While there is space on the board for a BMC chip, as shown by the pads above, this model does not have it - users should look to the X12SCA-F for a BMC.

On-board audio is quite standard for a board of this caliber as it uses a decent yet aging HD audio codec, with other rear panel connections including a trio of video outputs consisting of an HDMI, DisplayPort, and DVD-D port. There's also USB aplenty, with support for up to five USB 3.2 G2 ports (four rear panel, one internal), with Type-A and Type-C, as well as three USB 3.2 G1, and two USB 2.0. 


Supermicro X12SAE Block Diagram

Comparing the Supermicro X12SAE paired with an Intel Xeon W-2170 processor with the rest of the LGA1200 models we've tested so far, albeit, with an Intel Core i7-10700K (closely matched), we saw the expected levels of performance. In our system tests, we saw lower power consumption overall, which can be attributed to a lower TDP and lower threshold for increase power requirements without much of the jazzy bells and whistles of desktop models. We also saw slow POST times, which is a trait generally associated with workstation and server models. DPC performance out of the box was average yet acceptable. In our computation tests, our W-1270 performed as well as expected, despite the power allowance differences compared to the Core i7-10700K. It should be noted that the Intel Xeon range isn't designed for gaming and the high-burst performance of the Core series of Comet Lake processors makes them superior for tasks such as gaming when compared to the Xeon range.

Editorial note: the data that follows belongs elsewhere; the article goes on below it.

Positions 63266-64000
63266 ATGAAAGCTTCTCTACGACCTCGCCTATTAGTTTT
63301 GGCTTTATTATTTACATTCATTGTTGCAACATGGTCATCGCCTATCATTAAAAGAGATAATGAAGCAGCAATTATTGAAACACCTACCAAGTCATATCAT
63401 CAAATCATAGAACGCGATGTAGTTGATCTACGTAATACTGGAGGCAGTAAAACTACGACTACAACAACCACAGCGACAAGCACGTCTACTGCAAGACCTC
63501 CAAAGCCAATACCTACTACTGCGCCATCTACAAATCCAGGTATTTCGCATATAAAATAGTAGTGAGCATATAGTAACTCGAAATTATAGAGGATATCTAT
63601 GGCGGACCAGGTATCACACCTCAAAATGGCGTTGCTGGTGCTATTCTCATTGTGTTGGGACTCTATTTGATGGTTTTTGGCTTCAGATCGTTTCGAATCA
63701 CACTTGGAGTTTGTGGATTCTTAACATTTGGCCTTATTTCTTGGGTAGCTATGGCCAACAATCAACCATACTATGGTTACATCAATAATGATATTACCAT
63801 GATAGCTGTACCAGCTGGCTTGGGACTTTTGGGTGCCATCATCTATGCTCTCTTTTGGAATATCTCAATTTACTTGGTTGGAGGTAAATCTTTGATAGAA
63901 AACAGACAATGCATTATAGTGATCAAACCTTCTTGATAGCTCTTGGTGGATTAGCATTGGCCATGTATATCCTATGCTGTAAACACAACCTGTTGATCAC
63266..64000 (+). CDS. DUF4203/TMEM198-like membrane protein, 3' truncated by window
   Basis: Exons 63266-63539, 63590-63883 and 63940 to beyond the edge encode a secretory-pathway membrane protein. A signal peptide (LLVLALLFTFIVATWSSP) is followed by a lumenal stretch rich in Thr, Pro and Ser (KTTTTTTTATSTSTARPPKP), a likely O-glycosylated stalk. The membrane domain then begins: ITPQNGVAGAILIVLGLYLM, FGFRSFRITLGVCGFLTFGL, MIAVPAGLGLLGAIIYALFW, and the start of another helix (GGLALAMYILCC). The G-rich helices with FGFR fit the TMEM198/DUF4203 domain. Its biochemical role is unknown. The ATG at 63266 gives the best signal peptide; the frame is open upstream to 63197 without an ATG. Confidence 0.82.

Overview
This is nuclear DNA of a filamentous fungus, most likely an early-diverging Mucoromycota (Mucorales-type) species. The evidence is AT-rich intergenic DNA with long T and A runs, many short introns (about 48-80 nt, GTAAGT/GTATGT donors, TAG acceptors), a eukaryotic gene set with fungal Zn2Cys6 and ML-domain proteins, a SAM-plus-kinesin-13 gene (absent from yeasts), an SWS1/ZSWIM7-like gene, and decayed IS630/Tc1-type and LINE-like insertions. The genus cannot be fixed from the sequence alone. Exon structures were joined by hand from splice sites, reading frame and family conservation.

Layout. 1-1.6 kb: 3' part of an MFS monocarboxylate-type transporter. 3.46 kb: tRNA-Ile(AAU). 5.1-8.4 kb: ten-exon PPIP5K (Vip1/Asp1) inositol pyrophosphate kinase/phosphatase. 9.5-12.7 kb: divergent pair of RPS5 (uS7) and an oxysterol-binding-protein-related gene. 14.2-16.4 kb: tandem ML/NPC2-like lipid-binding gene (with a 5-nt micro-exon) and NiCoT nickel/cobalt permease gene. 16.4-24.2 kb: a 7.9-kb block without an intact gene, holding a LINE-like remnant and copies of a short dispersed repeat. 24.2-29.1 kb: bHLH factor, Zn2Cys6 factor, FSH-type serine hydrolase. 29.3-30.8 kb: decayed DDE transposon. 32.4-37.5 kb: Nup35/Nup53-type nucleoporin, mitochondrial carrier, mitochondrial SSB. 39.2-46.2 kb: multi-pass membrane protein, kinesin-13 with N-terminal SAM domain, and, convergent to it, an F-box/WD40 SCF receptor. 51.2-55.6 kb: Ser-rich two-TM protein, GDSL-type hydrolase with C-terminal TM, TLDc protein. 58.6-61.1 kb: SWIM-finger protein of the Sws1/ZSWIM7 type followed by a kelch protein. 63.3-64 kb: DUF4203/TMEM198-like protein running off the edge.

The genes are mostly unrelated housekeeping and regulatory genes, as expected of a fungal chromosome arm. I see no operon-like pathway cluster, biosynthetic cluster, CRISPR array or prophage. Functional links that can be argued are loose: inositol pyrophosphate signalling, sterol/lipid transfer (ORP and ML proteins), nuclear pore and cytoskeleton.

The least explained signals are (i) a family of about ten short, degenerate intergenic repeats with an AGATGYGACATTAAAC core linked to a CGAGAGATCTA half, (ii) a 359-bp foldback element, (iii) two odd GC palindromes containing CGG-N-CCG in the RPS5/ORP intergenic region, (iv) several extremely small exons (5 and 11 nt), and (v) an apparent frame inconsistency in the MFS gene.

It should be noted that we experienced a number of issues with the X12SAE, including memory support, a dodgy thermal sensor, and intermittent networking dropouts. Details are over the next few pages.

The Current Intel Xeon W-1200 (Comet Lake) Product Stack

The Comet Lake based Intel Xeon W-1200 processors include much of the same technologies as its desktop counterparts, with extra single-core performance through Intel's Thermal Velocity Boost and Turbo Boost Max 3.0. This pushes one core much further than others for a prolonged period of time. In total, there are three main models, including the W-1250, W-1270, and W-1290, each with two or three variations, including the P SKU's, with the P meaning performance.